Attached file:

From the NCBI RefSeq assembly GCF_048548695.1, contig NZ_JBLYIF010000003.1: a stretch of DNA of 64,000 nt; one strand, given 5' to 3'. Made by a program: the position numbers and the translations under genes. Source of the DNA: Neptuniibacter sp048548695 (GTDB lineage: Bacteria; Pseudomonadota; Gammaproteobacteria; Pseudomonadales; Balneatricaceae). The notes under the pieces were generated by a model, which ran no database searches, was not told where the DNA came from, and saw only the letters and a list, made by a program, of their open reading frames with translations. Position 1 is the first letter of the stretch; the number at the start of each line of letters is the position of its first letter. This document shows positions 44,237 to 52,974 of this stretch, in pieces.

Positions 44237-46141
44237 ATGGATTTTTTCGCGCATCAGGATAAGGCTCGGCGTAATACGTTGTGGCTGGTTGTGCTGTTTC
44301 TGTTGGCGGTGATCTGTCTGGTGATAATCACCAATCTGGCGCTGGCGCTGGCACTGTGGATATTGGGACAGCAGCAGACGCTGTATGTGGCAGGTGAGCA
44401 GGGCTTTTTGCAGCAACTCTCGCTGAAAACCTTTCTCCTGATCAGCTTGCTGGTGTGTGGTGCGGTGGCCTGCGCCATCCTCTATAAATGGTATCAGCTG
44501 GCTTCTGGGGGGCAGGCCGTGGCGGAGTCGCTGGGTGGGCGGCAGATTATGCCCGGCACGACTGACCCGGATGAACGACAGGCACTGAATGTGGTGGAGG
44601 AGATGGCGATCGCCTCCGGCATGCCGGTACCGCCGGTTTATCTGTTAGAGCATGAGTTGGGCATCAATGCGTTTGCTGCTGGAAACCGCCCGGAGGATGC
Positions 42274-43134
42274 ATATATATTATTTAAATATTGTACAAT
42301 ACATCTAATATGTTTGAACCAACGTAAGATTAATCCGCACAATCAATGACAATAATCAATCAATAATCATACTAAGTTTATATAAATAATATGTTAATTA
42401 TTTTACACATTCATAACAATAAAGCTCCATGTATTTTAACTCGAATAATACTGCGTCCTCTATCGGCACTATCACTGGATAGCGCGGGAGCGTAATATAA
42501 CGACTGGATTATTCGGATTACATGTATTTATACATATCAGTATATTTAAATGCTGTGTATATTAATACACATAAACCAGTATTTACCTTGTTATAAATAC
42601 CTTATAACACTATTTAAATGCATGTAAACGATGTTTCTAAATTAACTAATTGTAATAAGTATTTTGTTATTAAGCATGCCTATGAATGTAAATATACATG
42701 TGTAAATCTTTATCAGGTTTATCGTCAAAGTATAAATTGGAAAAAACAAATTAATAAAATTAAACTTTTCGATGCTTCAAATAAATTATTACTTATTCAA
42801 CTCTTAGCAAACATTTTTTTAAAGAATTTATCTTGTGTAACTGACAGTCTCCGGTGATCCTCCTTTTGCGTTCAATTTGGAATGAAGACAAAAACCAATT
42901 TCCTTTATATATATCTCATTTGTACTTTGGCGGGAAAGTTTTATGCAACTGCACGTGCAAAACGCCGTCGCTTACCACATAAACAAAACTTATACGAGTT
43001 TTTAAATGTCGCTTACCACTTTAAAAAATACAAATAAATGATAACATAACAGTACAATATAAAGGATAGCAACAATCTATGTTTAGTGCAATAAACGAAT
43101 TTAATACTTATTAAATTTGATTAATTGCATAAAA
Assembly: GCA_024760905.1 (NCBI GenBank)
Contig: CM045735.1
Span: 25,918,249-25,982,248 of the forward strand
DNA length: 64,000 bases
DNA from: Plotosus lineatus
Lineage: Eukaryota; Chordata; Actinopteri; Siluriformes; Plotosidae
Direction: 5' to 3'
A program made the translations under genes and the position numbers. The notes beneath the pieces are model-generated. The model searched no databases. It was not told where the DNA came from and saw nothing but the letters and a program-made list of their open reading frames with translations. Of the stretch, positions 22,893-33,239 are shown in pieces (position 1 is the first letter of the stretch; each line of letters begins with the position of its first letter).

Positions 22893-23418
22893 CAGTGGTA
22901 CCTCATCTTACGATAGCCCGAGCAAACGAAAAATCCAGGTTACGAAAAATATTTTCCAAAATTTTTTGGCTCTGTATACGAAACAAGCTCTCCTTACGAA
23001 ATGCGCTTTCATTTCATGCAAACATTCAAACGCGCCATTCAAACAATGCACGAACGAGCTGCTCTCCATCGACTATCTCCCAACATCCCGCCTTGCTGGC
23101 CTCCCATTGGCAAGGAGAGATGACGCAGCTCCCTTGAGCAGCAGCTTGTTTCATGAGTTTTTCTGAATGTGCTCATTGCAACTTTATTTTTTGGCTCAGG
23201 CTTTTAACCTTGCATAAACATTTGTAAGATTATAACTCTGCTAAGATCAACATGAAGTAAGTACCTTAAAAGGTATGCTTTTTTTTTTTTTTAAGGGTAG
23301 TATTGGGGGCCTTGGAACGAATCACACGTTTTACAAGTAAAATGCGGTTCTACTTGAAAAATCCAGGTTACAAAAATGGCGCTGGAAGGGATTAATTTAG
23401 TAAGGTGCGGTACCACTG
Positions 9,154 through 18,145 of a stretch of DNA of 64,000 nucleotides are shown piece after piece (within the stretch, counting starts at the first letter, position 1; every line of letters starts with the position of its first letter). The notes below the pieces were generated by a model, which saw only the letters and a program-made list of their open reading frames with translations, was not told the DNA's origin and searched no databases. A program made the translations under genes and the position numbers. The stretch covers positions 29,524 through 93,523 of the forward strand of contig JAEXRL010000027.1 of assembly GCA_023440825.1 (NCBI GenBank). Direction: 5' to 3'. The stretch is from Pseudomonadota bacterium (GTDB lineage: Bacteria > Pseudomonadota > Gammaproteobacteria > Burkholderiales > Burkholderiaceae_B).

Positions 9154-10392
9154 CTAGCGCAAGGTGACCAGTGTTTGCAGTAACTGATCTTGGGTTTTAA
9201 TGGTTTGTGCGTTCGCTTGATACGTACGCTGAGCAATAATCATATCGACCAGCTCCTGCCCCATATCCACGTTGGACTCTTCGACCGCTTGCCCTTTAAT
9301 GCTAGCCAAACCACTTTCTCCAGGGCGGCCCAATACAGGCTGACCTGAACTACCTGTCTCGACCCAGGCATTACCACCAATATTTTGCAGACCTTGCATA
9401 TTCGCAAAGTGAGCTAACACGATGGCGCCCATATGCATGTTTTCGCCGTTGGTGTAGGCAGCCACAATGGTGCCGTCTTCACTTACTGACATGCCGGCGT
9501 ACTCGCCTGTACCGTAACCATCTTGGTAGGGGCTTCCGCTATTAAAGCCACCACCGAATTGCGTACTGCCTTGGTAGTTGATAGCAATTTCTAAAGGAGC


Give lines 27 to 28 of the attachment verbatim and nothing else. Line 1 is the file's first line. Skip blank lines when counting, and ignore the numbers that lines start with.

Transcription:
Positions 22893-23418
22893 CAGTGGTA